5) Read the PTS Test Guide and Requirements. Don't wait until a week before your test to start looking at the requirements. Start reading through the test guides and requirements a month or 2 before you plan on taking your test. While you can't predict what specific questions will be asked, knowing the types of material you're going to be tested on, and what the FAA expects you to know about it will make the process much less stressful. There's a reason they call it a test "guide". All of the PTS standards and additional training material, including sample test questions can be found on the FAA website here http://www.faa.gov/training_testing/testing/airmen/test_standards/
6) Take practice tests early and often. You may not need to go as overboard as I did, taking the practice test dozens of times in the final weeks, but I would certainly recommend taking the practice tests at least a few times prior to your exam. The questions on these practice tests are very similar to the questions you will be expected to answer on the knowledge test. If you can get a passing grade on the practice tests, you'll probably do the same on the real thing, but don't be satisfied simply with a minimum passing grade. Take the practice tests enough that you pass with as high of a score as you are capable of. The more questions you fail on your knowledge test, the more you will need to go back and study anyway, as all of the failing subjects will be covered again during your oral exam later. There are some excellent practice test sources out there, like the sample questions available from the FAA at http://www.faa.gov/training_testing/testing/airmen/test_questions/ or the ASA PrepWare course at http://www.asa2fly.com/Prepware---Download-Edition-C361_category.aspx, not to mention the tremendous amount of excellent information on the AOPA website at http://www.aopa.org/training/.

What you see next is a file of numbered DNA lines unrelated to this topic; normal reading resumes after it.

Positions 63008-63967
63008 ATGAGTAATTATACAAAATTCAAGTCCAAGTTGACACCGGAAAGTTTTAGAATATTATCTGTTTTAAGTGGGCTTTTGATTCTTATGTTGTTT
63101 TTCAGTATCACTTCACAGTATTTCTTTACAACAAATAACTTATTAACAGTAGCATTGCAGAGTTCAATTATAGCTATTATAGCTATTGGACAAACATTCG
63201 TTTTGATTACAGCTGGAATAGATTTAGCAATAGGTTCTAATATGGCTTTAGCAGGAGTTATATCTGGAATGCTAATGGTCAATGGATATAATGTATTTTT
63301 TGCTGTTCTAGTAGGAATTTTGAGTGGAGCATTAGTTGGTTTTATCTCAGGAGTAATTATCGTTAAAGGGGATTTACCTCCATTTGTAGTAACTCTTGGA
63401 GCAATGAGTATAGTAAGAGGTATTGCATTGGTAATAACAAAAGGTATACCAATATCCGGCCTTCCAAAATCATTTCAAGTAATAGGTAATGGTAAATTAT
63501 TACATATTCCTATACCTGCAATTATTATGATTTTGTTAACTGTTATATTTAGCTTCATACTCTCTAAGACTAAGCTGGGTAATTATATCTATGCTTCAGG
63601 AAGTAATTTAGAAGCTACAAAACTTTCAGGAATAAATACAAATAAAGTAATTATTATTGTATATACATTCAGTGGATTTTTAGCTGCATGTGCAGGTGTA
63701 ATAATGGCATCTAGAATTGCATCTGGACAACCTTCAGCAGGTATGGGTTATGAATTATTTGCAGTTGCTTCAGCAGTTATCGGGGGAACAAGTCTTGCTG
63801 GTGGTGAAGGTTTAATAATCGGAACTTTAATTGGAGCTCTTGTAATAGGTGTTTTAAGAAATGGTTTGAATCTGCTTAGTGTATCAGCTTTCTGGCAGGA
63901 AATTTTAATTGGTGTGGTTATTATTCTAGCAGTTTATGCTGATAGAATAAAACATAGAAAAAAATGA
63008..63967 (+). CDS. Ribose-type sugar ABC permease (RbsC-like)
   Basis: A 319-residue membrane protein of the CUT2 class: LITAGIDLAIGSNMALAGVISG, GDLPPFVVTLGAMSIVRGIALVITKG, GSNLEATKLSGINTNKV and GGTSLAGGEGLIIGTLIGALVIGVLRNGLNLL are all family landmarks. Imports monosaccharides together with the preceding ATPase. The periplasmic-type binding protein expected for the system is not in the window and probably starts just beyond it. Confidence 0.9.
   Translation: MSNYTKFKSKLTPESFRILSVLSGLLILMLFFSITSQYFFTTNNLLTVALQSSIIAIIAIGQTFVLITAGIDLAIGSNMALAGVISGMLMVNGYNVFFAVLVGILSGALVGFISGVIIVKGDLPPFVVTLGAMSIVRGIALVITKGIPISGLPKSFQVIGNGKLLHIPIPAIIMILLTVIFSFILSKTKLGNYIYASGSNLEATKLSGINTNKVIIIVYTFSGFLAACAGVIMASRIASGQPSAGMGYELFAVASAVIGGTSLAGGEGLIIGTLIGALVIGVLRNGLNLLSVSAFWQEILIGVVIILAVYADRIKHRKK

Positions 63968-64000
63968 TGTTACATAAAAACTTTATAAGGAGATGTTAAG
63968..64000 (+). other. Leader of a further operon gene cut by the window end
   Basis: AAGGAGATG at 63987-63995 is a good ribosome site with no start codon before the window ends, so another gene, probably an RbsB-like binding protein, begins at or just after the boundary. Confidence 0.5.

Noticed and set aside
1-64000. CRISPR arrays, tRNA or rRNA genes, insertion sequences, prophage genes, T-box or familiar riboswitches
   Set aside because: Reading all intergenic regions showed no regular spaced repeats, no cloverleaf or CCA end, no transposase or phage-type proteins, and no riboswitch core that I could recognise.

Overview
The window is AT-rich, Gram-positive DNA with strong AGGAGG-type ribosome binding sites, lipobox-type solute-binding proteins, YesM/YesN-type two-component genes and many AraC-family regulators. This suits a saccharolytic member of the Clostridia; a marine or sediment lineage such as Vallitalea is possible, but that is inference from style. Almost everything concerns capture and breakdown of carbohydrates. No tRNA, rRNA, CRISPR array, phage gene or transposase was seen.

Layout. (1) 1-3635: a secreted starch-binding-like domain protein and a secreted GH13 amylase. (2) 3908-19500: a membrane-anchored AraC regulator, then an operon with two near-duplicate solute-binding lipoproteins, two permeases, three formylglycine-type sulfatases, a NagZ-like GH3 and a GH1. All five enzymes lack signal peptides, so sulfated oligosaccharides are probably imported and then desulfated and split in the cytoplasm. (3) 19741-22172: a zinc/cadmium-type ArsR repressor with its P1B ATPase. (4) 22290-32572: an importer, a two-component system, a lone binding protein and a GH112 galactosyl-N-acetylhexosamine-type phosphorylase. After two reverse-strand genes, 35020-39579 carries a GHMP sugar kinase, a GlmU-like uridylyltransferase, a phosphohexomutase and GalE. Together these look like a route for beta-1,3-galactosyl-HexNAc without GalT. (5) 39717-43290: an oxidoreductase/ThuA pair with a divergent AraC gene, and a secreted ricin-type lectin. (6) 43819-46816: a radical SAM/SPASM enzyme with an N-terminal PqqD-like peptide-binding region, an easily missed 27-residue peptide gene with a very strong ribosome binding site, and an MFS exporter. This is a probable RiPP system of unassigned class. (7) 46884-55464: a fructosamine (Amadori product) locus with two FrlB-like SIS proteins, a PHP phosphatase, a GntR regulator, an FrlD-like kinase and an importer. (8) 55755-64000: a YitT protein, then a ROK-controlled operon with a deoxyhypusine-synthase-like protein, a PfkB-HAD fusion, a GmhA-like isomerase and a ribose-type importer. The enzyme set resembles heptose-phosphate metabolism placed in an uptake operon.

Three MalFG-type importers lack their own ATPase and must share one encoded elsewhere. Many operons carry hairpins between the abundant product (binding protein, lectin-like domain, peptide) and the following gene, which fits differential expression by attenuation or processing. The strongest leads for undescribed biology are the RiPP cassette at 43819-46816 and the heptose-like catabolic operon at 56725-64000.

7) When you take the test, answer all of the questions you know the answers to and skip the ones you are uncertain about until the end. They give you plenty of time to complete the test so don't panic. Answering all of the questions you are certain about will give you additional confidence and help to calm any anxiety you might have which in turn, will help you focus when you return to the questions you were unsure about. Jot down the question number of those you need to return to and then return to each one in sequence and answer them as best you can. Remember, they aren't trying to trick you, they're trying to test you, and in most cases there is only one logical answer to the question being asked, so take your time and think them through.
8) Lastly, try not to second guess yourself, if you think it's right, it probably is.
Well all this is sage advice to be sure, and you'd think that if I followed it myself I would have scored 100%, but alas, that was not the case. While I did pretty well, I did not follow item number 8, and returned to 4 questions 3 different times at the end of the test. In all 4 cases I changed my answer at the end, and in all 4 cases, my original answer was correct, and while I was a little disappointed in myself for over thinking those particular questions, I couldn't help but laugh a bit at myself at the same time.
I'm sure I would have liked to walk out the door with that perfect score, but then, that may have just given me a false sense of security about my abilities because realistically, I know that I don't know all the answers, and that I still have a lot to learn about flying, but I have to say, passing the knowledge test is a nice notch on the belt and makes you feel a lot closer to becoming a pilot.
For now I can't get this dumb smile off my face and I'm going to enjoy the moment.
1 down, 2 to go.